In Ireland, we are lucky. We have an abundance of water and we have an abundance of fresh green grass and that makes for contented livestock. The quality of pasture in the South-Eastern region combined with good animal husbandry makes for high quality milk and we aim to translate our rich milk into high quality cheeses on the farm.
She began by selling her cheeses locally at The Carlow Farmer’s market and has built up a loyal following over a few short years. Direct interaction between farmer and consumer is something she truly believes in and is central to her business ethic.
Her cheeses are made with both pasteurised and raw milk. Her popular Edam style, washed curd cheese is made with raw cow’s milk and has a regular following. Her sheep’s cheese is made with pasteurised milk and has won best-in-category in the British Cheese Awards (Gold 2014, & Bronze 2013) and her new Goat’s cheese (Tomme style) made with raw milk. Sheep milk yoghurt and pasteurized goat milk is also available.
We believe a Farmer’s cheese is something special; a true expression of regional flavour; something unique to its origins. Carlow Farmhouse Cheese is a micro enterprise run by Elizabeth Bradley on her farm in Ballybrommel in Fenagh - a rural part of County Carlow, near the foothills of Mount Leinster in the South East of Ireland.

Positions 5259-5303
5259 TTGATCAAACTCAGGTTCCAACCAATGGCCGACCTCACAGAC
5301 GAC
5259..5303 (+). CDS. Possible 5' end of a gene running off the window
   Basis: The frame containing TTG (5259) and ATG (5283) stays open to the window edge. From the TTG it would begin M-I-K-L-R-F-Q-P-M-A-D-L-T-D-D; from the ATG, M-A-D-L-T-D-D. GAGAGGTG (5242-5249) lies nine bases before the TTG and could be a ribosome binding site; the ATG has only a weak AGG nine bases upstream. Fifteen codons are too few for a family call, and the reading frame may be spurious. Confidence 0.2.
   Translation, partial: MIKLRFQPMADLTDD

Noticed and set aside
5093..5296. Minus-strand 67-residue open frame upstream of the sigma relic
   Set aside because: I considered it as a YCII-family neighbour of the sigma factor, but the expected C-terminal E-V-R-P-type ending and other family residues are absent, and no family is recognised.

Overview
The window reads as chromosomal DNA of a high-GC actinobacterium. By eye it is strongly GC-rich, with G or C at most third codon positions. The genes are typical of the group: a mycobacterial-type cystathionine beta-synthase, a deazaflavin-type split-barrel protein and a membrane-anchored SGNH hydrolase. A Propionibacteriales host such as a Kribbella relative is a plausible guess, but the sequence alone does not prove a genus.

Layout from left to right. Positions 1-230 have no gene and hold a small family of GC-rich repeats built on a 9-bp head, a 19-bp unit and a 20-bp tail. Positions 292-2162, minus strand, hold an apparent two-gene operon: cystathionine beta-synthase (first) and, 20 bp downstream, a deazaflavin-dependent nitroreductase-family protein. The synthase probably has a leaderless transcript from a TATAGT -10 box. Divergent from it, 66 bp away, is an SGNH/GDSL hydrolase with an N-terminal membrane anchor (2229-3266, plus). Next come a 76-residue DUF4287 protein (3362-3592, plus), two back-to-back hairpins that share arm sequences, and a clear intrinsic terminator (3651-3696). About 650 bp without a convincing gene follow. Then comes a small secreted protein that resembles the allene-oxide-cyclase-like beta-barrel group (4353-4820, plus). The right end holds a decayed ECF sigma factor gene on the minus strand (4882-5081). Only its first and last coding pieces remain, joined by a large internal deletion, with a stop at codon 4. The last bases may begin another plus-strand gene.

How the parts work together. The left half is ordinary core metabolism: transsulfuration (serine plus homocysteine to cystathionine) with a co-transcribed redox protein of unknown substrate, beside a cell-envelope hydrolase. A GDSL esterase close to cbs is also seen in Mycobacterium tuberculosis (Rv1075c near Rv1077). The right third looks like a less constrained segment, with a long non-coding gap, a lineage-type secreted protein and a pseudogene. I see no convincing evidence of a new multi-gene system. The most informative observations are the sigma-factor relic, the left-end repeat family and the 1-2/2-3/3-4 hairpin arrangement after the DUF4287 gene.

Elizabeth has been farming for most of her life and hand-making her cheeses for over a decade, since 2005. She studied cheese-making both in Ireland and in Haute Savoie in France.
There is new (French) research being published, which gives scientific credence to the concept of 'terroir' - taste being local - and in danger of being lost, with increasingly standardized food production.
Despite variability in the amount and balance of individual microbes over time, the microbial ecosystem of each farm's raw milk is distinctive. Farming and milking practices have a significant impact on how these microbial communities are formed.